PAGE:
Biology and Society: Does Biodiversity Matter? – The expanding human population threatens

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Biology and Society:

Does Biodiversity Matter?

– The expanding human population threatens

• Biodiversity

• The loss of natural ecosystems

© 2010 Pearson Education, Inc.

THE LOSS OF BIODIVERSITY

– Biological diversity, or biodiversity , includes

• Genetic diversity

• Species diversity

• Ecosystem diversity

Genetic Diversity

– The genetic diversity within populations of a species is the raw material that makes microevolution and adaptation to the environment possible.

– Genetic resources for that species are lost if

• Local populations are lost

• The number of individuals in a species declines

– Cultivated wheat is an example of a species with limited diversity, now threatened with the emergence of a parasitic fungus.

Species Diversity

– Ecologists believe that we are pushing species toward extinction at an alarming rate.

– The present rate of species loss

• May be 1,000 times higher than at any time in the past 100,000 years

• May result in the loss of half of all living plant and animal species by the end of this century

A Chinese river dolphin Golden toads

These species are now extinct.

Ecosystem Diversity

– The local extinction of one species can have a negative effect on the entire ecosystem.

– The loss of ecosystems risks the loss of ecosystem services , including

• Air and water purification

• Climate regulation

• Erosion control

–Coral reefs are rich in species diversity, yet

•An estimated 20% of the world’s coral reefs have been destroyed by human activities

•24% are in imminent danger of collapse

Causes of Declining Biodiversity

– Ecologists have identified four main factors responsible for the loss of biodiversity:

• Habitat destruction and fragmentation

• Invasive species

• Overexploitation

• Pollution

Habitat Destruction

– Biodiversity is threatened by the destruction and fragmentation of habitats by

• Agriculture

• Urban development

• Forestry

• Mining

Invasive Species

– Invasive species have

• Competed with native species

• Preyed upon native species

• Parasitized native species http://www.invasivespeci

esinfo.gov/unitedstates/ wa.shtml#thr

Scotch broom

Overexploitation

– People have overexploited wildlife by harvesting at rates that exceed the ability of populations to rebound.

– Excessive harvesting has greatly affected populations of

• Tigers

• Whales

• The American bison

• Galápagos tortoises

• Tuna

• Etc…..

Pollution

– Acid precipitation is a threat to

• Forest ecosystems

• Aquatic ecosystems

– Aquatic ecosystems may be polluted by toxic

• Chemicals

• Nutrients

A forest killed by acid rain

Biodiversity

Important to understand to be able to stop its decline

The Evolution of Biological Novelty

• “What Darwin Never Knew”:

Evidence that LARGE biological changes can be brought about through small changes during embryonic development.

• Examples: limbs, thumbs, big brains

This can help to generate new species through evolutionary processes!

1.78 million species catalogued to date!

• Estimates range from 5-30 million species on Earth.

– From the Convention on Biological

Diversity: http://www.cbd.int/gti/taxonomy.shtml

• How do we keep track of them all?????

Classifying and Naming Species:

Taxonomy

– Each species is assigned a two-part name or binomial , consisting of:

• The genus

• A name unique for each species

– The scientific name for humans is Homo sapiens (also H. sapiens ), a two part name, italicized and latinized, and with the first letter of the genus capitalized.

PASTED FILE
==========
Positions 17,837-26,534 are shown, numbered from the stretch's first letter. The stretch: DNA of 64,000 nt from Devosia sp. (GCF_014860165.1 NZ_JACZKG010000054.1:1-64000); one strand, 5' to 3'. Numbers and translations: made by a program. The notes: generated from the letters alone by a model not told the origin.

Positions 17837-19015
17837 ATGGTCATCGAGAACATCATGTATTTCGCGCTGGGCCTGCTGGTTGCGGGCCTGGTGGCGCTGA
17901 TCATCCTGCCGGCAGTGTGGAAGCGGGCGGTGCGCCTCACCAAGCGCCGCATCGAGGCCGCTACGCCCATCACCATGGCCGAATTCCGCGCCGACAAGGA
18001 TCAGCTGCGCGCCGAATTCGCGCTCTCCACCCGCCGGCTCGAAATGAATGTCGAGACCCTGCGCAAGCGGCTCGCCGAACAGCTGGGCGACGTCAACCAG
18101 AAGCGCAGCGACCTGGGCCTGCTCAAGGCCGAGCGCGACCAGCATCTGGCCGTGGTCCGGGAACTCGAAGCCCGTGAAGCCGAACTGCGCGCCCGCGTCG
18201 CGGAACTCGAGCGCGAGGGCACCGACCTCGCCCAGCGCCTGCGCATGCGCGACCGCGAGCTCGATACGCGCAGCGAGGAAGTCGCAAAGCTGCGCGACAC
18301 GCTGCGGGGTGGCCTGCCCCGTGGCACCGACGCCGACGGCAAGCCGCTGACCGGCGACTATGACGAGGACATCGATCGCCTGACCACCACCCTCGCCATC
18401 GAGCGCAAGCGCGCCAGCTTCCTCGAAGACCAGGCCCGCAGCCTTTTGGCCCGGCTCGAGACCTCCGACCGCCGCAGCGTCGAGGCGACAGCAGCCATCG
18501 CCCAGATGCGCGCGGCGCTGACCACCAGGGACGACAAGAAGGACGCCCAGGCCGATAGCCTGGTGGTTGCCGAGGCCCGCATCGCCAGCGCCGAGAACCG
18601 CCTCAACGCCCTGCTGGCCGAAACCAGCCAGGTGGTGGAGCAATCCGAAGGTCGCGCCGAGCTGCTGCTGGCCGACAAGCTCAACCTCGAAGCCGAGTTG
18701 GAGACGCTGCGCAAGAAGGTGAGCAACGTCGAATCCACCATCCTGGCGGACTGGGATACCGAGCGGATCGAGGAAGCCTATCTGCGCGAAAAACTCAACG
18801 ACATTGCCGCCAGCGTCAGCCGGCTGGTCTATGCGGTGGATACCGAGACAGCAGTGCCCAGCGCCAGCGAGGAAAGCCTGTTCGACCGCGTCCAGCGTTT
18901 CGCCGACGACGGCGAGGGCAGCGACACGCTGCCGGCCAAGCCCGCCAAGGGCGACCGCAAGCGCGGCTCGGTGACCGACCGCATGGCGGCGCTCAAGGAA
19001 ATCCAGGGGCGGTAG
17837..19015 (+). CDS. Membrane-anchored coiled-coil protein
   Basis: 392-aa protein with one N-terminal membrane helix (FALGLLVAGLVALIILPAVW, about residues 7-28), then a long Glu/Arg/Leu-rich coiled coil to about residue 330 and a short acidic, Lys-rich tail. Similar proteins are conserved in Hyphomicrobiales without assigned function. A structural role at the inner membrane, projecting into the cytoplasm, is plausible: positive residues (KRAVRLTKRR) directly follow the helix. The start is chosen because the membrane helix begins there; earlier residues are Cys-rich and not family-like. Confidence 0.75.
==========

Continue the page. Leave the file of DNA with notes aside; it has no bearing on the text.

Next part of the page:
Hierarchical Classification

– Species that are closely related are placed into the same genus.

Leopard (Panthera pardus)

Tiger (Panthera

tigris)

Lion (Panthera leo)

Jaguar (Panthera onca)

– The taxonomic hierarchy extends to progressively broader categories of classification

Species

Panthera pardus

Genus

Panthera

Leopard

(Panthera pardus)

Dumb Kids Play

Chess On Full

G uy’s Stomach

Family

Felidae

Order

Carnivora

Class

Mammalia

Phylum

Chordata

Kingdom

Animalia

Domain

Eukarya

Taxonomy had a problem…

What testable criteria do we use to classify species?

The Cladistic Revolution

– Cladistics is the scientific search for clades.

– A clade :

• Consists of an ancestral species and all its descendants that share a set of evolutionarily novel characteristics.

• Forms a distinct branch in the tree of life

– This is what Neil Shubin did in your extra credit reading selection from his book “Your Inner Fish”

(2009).

Human Family Tree from Shubin’s “Your Inner Fish” (2009)

Cladistics in action

Humans are multicellular animals, that have a bilateral body plan, skulls, hands and feet, threeboned middle ears, a bipedal gait and large brains.

Another example of cladistics…

Iguana

Duck-billed platypus

Kangaroo Hair, mammary glands

Gestation

Long gestation

Beaver

Outgroup

(reptile)

Ingroup

(mammals)

Figure 14.23

Let’s use cladistics to look at the evolutionary relationships of the immense biological diversity found on Earth

All organisms are made out of cells;

From your Flow of Matter model, all cells have a plasma membrane,

DNA, and ribosomes; all cells are made out of amino acids, nucleotides, fatty acids and glycerol, and monosaccharides!

Many metabolic processes evolved here.

Adaptation to an environment filled with oxygen evolved.

Figure 15.10

All organisms made out of eukaryotic cells

The Evolution of Eukaryotic Cells

The Endosymbiotic Model

The Diversity of Protists

Protozoans ingest food Slime molds digest food extracellularly

A malarial parasite!

Unicellular algae: photosynthetic

Multicellular algae: photosynthetic

Plants:

Eukaryotic multicellular autotrophic (make their own food through photosynthesis) organisms adapted to live on land

Comparing evolutionary adaptations:

Living in water vs

Living on land

Highlights of Plant Evolution